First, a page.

2) Bloody good idea. It's time someone was brave enough to do something concrete about rationalising the taxing of multi-national on-line companies, lets all work together and see if we can come up with something that can be implemented across the globe to sort the mess out.

    * for any values of 'our'

  14. #11
    Join Date
    May 2007
    Country
    UNITED STATES
    State/Province
    Texas
    Posts
    2,599
    Post Thanks / Like
    Likes (Given)
    3052
    Likes (Received)
    479

    Default

    Well the fact it was not set up that way when these companies moved in tells me something has changed. Already many US companies have been sued over many things and been paid by US corporations. In fact our own Pharmaceutical companies have been taught to give a price break on medications while we are told we must pay a higher cost.

    That is not the case because we have learned from the countries in Europe we are paying too much. It could be these pharmaceutical companies feel they must break even in costs to a captive citizenry and then everything shipped out to someplace else is just pure profit.

    To me the whole hole thing tells me a lot about how France does business. Does anyone that is concerned about tariffs admit that maybe they should be cut to the bone in most cases?

  15. #12
    Join Date
    Sep 2011
    Country
    UNITED STATES
    State/Province
    Virginia
    Posts
    26,222
    Post Thanks / Like
    Likes (Given)
    7561
    Likes (Received)
    8257

    Default

    Quote Originally Posted by Spinit View Post
    Well the fact it was not set up that way when these companies moved in tells me something has changed. Already many US companies have been sued over many things and been paid by US corporations. In fact our own Pharmaceutical companies have been taught to give a price break on medications while we are told we must pay a higher cost.
    USA HAS higher costs. Self-inflicted.

    One of my "additional duties", ULM, late 1980's early 1990's was to (re)train new UK lawsters on secondment to the US. A contract good for the UK need about three times as many pages to cover "normally expected" US realities.

    The US was the most litigious society in the world - nine TIMES more so than the second-place winner (Japan at the time). ISTR UK was in 12th place.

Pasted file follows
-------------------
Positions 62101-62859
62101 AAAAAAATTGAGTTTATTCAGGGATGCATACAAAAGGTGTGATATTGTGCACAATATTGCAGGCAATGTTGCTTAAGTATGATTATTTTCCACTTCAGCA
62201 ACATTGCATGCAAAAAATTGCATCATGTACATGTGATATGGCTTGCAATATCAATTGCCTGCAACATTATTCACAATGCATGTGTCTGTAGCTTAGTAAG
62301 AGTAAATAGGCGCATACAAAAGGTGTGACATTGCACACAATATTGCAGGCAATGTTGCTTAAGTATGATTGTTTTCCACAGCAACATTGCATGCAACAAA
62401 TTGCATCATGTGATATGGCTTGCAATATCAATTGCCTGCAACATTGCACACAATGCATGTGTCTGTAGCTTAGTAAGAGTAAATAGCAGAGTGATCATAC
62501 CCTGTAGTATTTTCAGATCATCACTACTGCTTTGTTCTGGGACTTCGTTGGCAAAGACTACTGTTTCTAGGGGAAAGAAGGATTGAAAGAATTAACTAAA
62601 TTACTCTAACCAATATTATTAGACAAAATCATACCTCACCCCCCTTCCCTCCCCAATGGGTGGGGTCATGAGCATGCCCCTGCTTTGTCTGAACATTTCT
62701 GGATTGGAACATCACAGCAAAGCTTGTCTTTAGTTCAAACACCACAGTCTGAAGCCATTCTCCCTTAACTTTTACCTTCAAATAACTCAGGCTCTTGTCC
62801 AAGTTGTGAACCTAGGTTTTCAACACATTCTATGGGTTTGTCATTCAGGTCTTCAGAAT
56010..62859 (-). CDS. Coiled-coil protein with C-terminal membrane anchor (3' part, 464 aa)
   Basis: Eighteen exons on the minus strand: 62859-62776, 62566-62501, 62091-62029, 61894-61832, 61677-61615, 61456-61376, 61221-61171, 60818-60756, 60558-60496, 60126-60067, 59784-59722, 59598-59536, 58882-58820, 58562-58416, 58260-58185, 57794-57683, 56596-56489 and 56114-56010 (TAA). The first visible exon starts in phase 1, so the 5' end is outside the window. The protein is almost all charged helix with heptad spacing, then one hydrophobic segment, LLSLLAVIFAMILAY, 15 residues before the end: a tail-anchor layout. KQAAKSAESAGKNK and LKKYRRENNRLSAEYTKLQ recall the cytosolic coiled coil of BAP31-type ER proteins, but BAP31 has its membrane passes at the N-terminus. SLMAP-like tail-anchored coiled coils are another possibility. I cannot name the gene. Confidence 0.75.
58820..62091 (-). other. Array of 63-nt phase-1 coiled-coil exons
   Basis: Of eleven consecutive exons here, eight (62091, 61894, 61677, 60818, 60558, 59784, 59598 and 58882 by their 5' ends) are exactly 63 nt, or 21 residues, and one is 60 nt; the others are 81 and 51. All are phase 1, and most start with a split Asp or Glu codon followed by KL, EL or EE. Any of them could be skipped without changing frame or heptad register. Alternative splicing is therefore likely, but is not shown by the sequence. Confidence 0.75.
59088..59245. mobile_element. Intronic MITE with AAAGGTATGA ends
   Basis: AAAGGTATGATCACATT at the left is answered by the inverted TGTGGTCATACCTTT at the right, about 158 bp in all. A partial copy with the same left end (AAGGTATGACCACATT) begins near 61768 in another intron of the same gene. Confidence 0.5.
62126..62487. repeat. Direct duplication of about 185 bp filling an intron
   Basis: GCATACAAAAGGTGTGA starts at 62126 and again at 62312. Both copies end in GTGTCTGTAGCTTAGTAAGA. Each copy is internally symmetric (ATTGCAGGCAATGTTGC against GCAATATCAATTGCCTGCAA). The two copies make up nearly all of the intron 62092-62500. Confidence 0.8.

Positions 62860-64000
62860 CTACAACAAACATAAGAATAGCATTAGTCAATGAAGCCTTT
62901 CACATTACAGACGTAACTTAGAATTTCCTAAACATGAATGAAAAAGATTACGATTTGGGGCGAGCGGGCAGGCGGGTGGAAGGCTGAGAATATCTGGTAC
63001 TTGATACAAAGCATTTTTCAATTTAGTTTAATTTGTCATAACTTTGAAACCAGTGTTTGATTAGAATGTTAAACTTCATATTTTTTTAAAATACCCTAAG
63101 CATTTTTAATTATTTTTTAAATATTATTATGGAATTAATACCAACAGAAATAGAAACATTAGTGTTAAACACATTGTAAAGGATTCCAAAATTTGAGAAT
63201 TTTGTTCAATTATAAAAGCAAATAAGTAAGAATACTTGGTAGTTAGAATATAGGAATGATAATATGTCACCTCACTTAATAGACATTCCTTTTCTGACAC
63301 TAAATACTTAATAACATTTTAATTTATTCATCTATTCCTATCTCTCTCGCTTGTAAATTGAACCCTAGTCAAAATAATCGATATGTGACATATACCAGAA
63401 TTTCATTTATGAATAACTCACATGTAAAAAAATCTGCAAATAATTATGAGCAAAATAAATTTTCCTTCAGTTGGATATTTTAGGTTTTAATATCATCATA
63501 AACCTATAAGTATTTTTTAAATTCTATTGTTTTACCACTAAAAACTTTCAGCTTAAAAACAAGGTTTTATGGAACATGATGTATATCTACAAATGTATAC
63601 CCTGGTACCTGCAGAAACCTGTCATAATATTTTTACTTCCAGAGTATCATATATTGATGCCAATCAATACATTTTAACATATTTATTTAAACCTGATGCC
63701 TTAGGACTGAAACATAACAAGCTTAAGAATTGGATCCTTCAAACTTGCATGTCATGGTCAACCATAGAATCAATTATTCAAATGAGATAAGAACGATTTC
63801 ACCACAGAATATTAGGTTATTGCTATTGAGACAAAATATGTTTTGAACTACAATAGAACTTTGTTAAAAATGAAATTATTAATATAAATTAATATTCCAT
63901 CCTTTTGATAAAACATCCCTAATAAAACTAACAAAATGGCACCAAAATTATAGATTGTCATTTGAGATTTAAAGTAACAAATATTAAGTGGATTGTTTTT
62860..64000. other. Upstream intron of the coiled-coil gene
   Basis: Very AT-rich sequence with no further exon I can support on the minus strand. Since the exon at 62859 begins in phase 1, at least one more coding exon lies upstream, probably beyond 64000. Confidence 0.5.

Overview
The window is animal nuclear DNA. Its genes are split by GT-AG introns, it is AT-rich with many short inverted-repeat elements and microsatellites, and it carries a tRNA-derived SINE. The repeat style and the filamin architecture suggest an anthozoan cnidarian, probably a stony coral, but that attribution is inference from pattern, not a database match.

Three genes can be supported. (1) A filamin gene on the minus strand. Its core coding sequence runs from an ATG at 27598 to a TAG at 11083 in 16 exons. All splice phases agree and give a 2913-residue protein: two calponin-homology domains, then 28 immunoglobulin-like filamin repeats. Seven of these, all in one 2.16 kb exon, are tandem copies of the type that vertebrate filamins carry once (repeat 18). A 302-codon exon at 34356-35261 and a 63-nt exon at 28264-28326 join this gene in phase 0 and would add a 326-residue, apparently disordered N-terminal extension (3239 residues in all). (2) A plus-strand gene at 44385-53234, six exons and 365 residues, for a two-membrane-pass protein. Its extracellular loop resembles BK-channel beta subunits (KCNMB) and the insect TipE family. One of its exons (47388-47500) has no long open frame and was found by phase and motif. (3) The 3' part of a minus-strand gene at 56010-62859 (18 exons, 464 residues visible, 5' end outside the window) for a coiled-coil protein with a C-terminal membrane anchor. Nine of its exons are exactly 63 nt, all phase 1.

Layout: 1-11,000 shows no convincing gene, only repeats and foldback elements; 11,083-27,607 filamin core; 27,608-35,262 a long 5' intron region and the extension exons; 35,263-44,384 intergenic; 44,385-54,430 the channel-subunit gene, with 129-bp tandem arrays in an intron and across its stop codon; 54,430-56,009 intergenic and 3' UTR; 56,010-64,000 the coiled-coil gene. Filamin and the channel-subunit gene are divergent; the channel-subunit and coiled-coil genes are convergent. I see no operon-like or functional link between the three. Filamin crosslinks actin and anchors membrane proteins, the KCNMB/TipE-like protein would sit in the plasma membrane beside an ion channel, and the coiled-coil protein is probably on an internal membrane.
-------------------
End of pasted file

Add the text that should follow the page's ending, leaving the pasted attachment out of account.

Big Pharma is sued for everything and no-thing in the US. All year, every year. So is any OTHER business with "deep pockets".

    Those costs - plus HUGE damages awards - all have to be paid for out of their sales. They don't get money from Government, God, or the Devil to pay them.

  16. #13
    Join Date
    May 2007
    Country
    UNITED STATES
    State/Province
    Texas
    Posts
    2,599
    Post Thanks / Like
    Likes (Given)
    3052
    Likes (Received)
    479

    Default

    Yes we do have high costs yet I have not noted stats for that yet. Also right we have been litigious as a society though there has been substantial tort reform. It was sold as reducing the cost of services from the ones sued reducing liability insurance being high for medical pros yet the costs still went much higher.

    I do not directly know it would would have mattered as medical costs have risen all over the place. It not costs rising the quality of care decreasing in countries in the West. It is similar with the distribution of wealth and also the lowering of the unemployed. It is coincidental.

  17. #14
    Join Date
    Oct 2006
    Location
    Woodland Hills, Ca. and some times Hutchinson, Ks.
    Posts
    2,278
    Post Thanks / Like
    Likes (Given)
    15
    Likes (Received)
    572

    Default

    The US pharma companies do have high legal defense cost and, many drugs are very costly to perfect. That said, douche bags like the pharma bro are examples of all that is wrong in the health care industry. Greed pure and simple, the opiate problems are attributable to a few companies and made up accounts of how their drugs were NOT addictive.